Description: Results on characterization of electrical properties of amorphous Si films for the 3 different growth methods (RF sputtering, PECVD [plasma enhanced], LPCVD [low pressure]) are reported. Performance of these a-Si films as heterojunctions on high resistivity p-type and n- type crystalline Si is examined by measuring the noise, leakage current, and the alpha particle response of 5mm dia detector structures. It is demonstrated that heterojunction detectors formed by RF sputtered films and PECVD films are comparable in performance with conventional surface barrier detectors. Results indicate that the a-Si/c-Si heterojunctions have the potential to greatly simplify detector fabrication. Directions for future avenues of nuclear particle detector development are indicated.
Date: October 1, 1996
Creator: Walton, J.T.; Hong, W.S.; Luke, P.N.; Wang, N.W. & Ziemba, F.P.
Partner: UNT Libraries Government Documents Department

CCI1 Basic Detector Performance

Description: This document describes the basic detector performance for the CCI1 device, which consists of the Si2 and Ge2 detector components.
Date: June 2, 2005
Creator: Lange, D; Manini, H; Wright, D; Cunningham, M & Vetter, K
Partner: UNT Libraries Government Documents Department

Theoretical band structure analysis on possible high-Z detector materials

Description: Theoretical energy band structure calculations have been utilized to investigate several high-Z materials for potential use as ambient temperature radiation detectors. Using the pseudopotential technique, the band structure for HgI$sub 2$ has been determined and the effective masses of the holes and electrons have been estimated. Theoretical mobilities of the electrons and holes as a function of temperature have been computed for HgI$sub 2$ and CdTe and are compared to experimental data. (auth)
Date: November 18, 1975
Creator: Yee, J.H.; Sherohman, J.W. & Armantrout, G.A.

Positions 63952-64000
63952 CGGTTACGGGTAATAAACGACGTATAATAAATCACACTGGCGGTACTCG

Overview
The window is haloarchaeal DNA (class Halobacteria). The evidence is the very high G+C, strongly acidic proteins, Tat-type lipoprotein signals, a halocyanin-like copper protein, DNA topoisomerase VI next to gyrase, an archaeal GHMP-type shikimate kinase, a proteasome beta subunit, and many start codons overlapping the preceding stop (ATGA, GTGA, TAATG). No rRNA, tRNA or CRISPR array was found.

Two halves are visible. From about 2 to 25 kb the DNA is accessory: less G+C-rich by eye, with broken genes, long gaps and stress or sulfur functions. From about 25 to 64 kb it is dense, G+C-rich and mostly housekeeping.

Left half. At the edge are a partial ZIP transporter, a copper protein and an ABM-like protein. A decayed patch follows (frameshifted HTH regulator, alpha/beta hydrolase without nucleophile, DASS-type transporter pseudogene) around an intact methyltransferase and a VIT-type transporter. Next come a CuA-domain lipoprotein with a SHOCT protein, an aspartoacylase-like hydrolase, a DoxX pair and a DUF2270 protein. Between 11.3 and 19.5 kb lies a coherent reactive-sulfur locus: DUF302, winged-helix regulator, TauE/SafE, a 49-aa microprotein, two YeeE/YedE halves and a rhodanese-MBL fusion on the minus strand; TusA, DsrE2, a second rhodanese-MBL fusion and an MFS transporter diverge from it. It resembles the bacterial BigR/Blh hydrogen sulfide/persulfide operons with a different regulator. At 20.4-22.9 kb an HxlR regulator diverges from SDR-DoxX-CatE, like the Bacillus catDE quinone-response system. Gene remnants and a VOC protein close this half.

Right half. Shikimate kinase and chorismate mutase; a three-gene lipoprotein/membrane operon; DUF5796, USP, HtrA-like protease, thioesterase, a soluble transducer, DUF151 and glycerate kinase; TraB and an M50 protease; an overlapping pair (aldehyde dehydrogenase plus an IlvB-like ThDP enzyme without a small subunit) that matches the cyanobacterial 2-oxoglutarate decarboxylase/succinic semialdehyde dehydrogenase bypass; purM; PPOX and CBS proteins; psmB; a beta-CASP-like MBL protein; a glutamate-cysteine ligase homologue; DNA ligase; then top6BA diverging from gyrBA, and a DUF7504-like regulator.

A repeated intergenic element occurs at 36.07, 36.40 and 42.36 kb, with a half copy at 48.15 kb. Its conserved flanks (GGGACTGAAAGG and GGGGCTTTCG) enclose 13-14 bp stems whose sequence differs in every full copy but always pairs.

Partner: UNT Libraries Government Documents Department

Methods for deconvoluting and interpreting complex gamma- and x-ray spectral regions

Description: Germanium and silicon detectors are now widely used for the detection and measurement of x and gamma radiation. However, some analysis situations and spectral regions have heretofore been too complex to deconvolute and interpret by techniques in general use. One example is the L x-ray spectrum of an element taken with a Ge or Si detector. This paper describes some new tools and methods that were developed to analyze complex spectral regions; they are illustrated with examples.
Date: June 1, 1983
Creator: Gunnink, R.
Partner: UNT Libraries Government Documents Department

Recent Results From a Si/CdTe Semiconductor Compton Telescope

Description: We are developing a Compton telescope based on high resolution Si and CdTe detectors for astrophysical observations in sub-MeV/MeV gamma-ray region. Recently, we constructed a prototype Compton telescope which consists of six layers of double-sided Si strip detectors and CdTe pixel detectors to demonstrate the basic performance of this new technology. By irradiating the detector with gamma-rays from radio isotope sources, we have succeeded in Compton reconstruction of images and spectra. The obtained angular resolution is 3.9{sup o} (FWHM) at 511 keV, and the energy resolution is 14 keV (FWHM) at the same energy. In addition to the conventional Compton reconstruction, i.e., drawing cones in the sky, we also demonstrated a full reconstruction by tracking Compton recoil electrons using the signals detected in successive Si layers. By irradiating {sup 137}Cs source, we successfully obtained an image and a spectrum of 662 keV line emission with this method. As a next step, development of larger double-sided Si strip detectors with a size of 4 cm x 4 cm is underway to improve the effective area of the Compton telescope. We are also developing a new low-noise analog ASIC to handle the increasing number of channels. Initial results from these two new technologies are presented in this paper as well.
Date: January 23, 2007
Creator: Tanaka, T.; Watanabe, S.; Takeda, S.; Oonuki, K.; Mitani, T.; Nakazawa, K. et al.
Partner: UNT Libraries Government Documents Department